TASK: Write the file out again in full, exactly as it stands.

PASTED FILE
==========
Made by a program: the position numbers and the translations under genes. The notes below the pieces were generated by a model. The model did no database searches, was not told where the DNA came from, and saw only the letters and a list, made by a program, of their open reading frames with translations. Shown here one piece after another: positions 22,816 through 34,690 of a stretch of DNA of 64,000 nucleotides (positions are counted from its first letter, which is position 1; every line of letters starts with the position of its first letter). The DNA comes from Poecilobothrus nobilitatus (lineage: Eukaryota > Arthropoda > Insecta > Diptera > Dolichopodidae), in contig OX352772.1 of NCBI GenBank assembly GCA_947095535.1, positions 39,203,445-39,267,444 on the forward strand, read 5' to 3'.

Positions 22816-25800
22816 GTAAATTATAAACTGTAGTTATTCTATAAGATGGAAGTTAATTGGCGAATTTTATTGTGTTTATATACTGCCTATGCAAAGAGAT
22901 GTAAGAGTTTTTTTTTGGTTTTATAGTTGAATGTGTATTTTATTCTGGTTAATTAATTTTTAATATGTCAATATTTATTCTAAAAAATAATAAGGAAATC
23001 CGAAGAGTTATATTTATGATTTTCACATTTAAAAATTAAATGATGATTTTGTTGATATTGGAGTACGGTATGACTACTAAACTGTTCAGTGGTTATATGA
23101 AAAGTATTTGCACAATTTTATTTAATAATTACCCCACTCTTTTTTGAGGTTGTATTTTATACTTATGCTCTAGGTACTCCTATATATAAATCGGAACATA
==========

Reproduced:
Made by a program: the position numbers and the translations under genes. The notes below the pieces were generated by a model. The model did no database searches, was not told where the DNA came from, and saw only the letters and a list, made by a program, of their open reading frames with translations. Shown here one piece after another: positions 22,816 through 34,690 of a stretch of DNA of 64,000 nucleotides (positions are counted from its first letter, which is position 1; every line of letters starts with the position of its first letter). The DNA comes from Poecilobothrus nobilitatus (lineage: Eukaryota > Arthropoda > Insecta > Diptera > Dolichopodidae), in contig OX352772.1 of NCBI GenBank assembly GCA_947095535.1, positions 39,203,445-39,267,444 on the forward strand, read 5' to 3'.

Positions 22816-25800
22816 GTAAATTATAAACTGTAGTTATTCTATAAGATGGAAGTTAATTGGCGAATTTTATTGTGTTTATATACTGCCTATGCAAAGAGAT
22901 GTAAGAGTTTTTTTTTGGTTTTATAGTTGAATGTGTATTTTATTCTGGTTAATTAATTTTTAATATGTCAATATTTATTCTAAAAAATAATAAGGAAATC
23001 CGAAGAGTTATATTTATGATTTTCACATTTAAAAATTAAATGATGATTTTGTTGATATTGGAGTACGGTATGACTACTAAACTGTTCAGTGGTTATATGA
23101 AAAGTATTTGCACAATTTTATTTAATAATTACCCCACTCTTTTTTGAGGTTGTATTTTATACTTATGCTCTAGGTACTCCTATATATAAATCGGAACATA